Wednesday, November 05, 2008


(Fujisan and sprawl from the Osaka to Tokyo shinkansen)

It was another successful trip, full of fantastic food, good friends (thanks Hiroko and Satoru!), orgies of vinyl shopping, and wacky done the Japan way.

You know, I realized as I was uploading my photos that I didn't take very many. I think this is definitely because I've documented much of "my" Japan in the past. But more so, I've been there quite a few times already, and it never seems to change. And I know this sounds a little doucheoisie of me, but I'm rarely shocked or awed anymore by the the lights and noise and wackiness and beauty that is Japan.

I am, however, totally enamored of the food. The food in Japan never disappoints, and as my language and reading skills get a little better each time, I end up at places that are better and better.

I know I've been getting all food blog on your asses lately, and if you don't care for that, apologies. But Japan is the mecca for deliciousness done in a million different ways. I thought I'd highlight my favorite food adventures, and then post a bit later about the other things that draw me back to Japan, again and again.

My highlights...

1) The best ramen I have ever had -- "modern-style" red-miso ramen with pork and garlic, at Hakata Ippudo in one of my favorite places to visit in Japan, Kichijoji.



This place offered unlimited fresh ground sesame and pickled chili bean sprouts for your soup, as well as cloves of raw garlic that you could crush into your ramen. And yes, those are both garlic flecks and fat globules in that broth. And yes, it was AMAZING.

There's apparently one in New York. Hopefully the West Coast is on their radar!

2) Organic salad bar and steamed vegetables at Noukano Daidokoro, in the town Trevor and I lived in for a spell and still love to visit, Kunitachi.

The presentation was gorgeous:

It was also a gorgeous space, with low tables on tatami, and Western-style rough hewn tables on polished dark brown floors that overlooked the tree-lined main street. The hallways were constructed of shelve-filled walls housing growing plants that were served in the restaurant.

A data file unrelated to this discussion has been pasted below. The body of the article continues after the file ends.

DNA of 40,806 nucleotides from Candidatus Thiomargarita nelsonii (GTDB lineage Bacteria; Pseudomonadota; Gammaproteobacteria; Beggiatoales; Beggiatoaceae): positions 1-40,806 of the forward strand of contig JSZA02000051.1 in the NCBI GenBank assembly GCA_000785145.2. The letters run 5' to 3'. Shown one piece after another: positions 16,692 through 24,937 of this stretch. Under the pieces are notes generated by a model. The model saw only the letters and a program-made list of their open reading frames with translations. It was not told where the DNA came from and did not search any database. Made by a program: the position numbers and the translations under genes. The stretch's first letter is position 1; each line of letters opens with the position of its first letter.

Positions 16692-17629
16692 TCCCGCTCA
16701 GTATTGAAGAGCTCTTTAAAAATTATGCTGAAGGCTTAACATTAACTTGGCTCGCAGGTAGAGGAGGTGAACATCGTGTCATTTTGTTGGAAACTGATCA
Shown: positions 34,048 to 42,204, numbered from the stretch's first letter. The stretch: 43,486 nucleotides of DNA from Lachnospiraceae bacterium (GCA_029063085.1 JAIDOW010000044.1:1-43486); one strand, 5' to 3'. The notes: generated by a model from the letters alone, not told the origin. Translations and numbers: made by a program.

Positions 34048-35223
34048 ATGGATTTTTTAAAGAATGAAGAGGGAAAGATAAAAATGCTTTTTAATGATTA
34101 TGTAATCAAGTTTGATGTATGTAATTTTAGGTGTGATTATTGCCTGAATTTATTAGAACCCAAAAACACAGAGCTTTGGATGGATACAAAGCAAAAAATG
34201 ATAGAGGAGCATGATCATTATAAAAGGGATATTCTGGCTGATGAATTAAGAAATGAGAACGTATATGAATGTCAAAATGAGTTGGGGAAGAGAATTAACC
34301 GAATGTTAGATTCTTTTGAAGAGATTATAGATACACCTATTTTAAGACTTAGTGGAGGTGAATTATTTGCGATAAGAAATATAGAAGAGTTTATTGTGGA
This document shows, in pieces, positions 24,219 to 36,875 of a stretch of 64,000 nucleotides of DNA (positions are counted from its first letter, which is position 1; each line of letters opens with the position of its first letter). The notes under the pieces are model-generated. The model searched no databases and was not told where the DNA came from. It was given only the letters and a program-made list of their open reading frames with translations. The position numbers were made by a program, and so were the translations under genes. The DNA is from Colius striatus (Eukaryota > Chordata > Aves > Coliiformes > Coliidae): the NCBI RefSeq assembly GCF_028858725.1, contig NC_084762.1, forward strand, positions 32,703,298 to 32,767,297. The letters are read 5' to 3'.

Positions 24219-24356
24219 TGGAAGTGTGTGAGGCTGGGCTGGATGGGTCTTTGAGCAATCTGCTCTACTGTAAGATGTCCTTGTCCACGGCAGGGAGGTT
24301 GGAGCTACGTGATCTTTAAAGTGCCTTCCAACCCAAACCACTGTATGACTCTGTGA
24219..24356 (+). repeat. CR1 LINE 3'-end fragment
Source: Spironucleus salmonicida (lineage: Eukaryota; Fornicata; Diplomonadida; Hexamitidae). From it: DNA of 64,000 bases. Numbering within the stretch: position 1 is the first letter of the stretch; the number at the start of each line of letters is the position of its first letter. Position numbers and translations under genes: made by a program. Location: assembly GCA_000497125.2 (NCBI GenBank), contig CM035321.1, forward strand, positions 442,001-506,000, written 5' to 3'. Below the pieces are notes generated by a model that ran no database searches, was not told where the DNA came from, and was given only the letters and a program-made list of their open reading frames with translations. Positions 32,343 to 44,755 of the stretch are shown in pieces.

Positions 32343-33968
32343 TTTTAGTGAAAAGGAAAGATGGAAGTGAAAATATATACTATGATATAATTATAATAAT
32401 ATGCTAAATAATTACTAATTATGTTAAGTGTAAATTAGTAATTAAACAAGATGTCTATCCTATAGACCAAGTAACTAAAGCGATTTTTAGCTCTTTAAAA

We also had full access to their free organic salad bar. If you know Japan, you know how difficult it can be to get the amount of greenery Westerners are used to. This salad bar was phenomenal, with perfect veggies you placed into a martini-style glass and dipped into housemade mushroom salt or olive oil. And I had something I had never had before, salt green -- a succulent with a distinctive salty taste:

3) Batteriffic goodness in Osaka.

Took a side trip to Osaka this time around, via the Tokaido bullet train -- by far the most pleasant train travel I have ever experienced (except for the leg in the smoking car -- good god!) for ease, comfort, speed, and scenery.

Osaka is a nice place, with nicer folks than Tokyo, but in a lot of ways it seems that once you've seen Tokyo, you've pretty much seen every metropolitan area on Honshu.

Oh, but the food! Osaka is the official birthplace of two of my favorite Japanese fast foods that incorporate batter, okonomiyaki and takoyaki.

Oh lawd is the takoyaki in Osaka good. My mouth is still slightly burned from scarfing down molten octopus goodness.

4) Japanese bread and pastry shops.

Ah, the Japanese breadshop. Strangely, it is often what I miss most about Japan. This is probably because I usually stay away from white bread in the States, forgoing it for more healthful options. Not so in Nihon.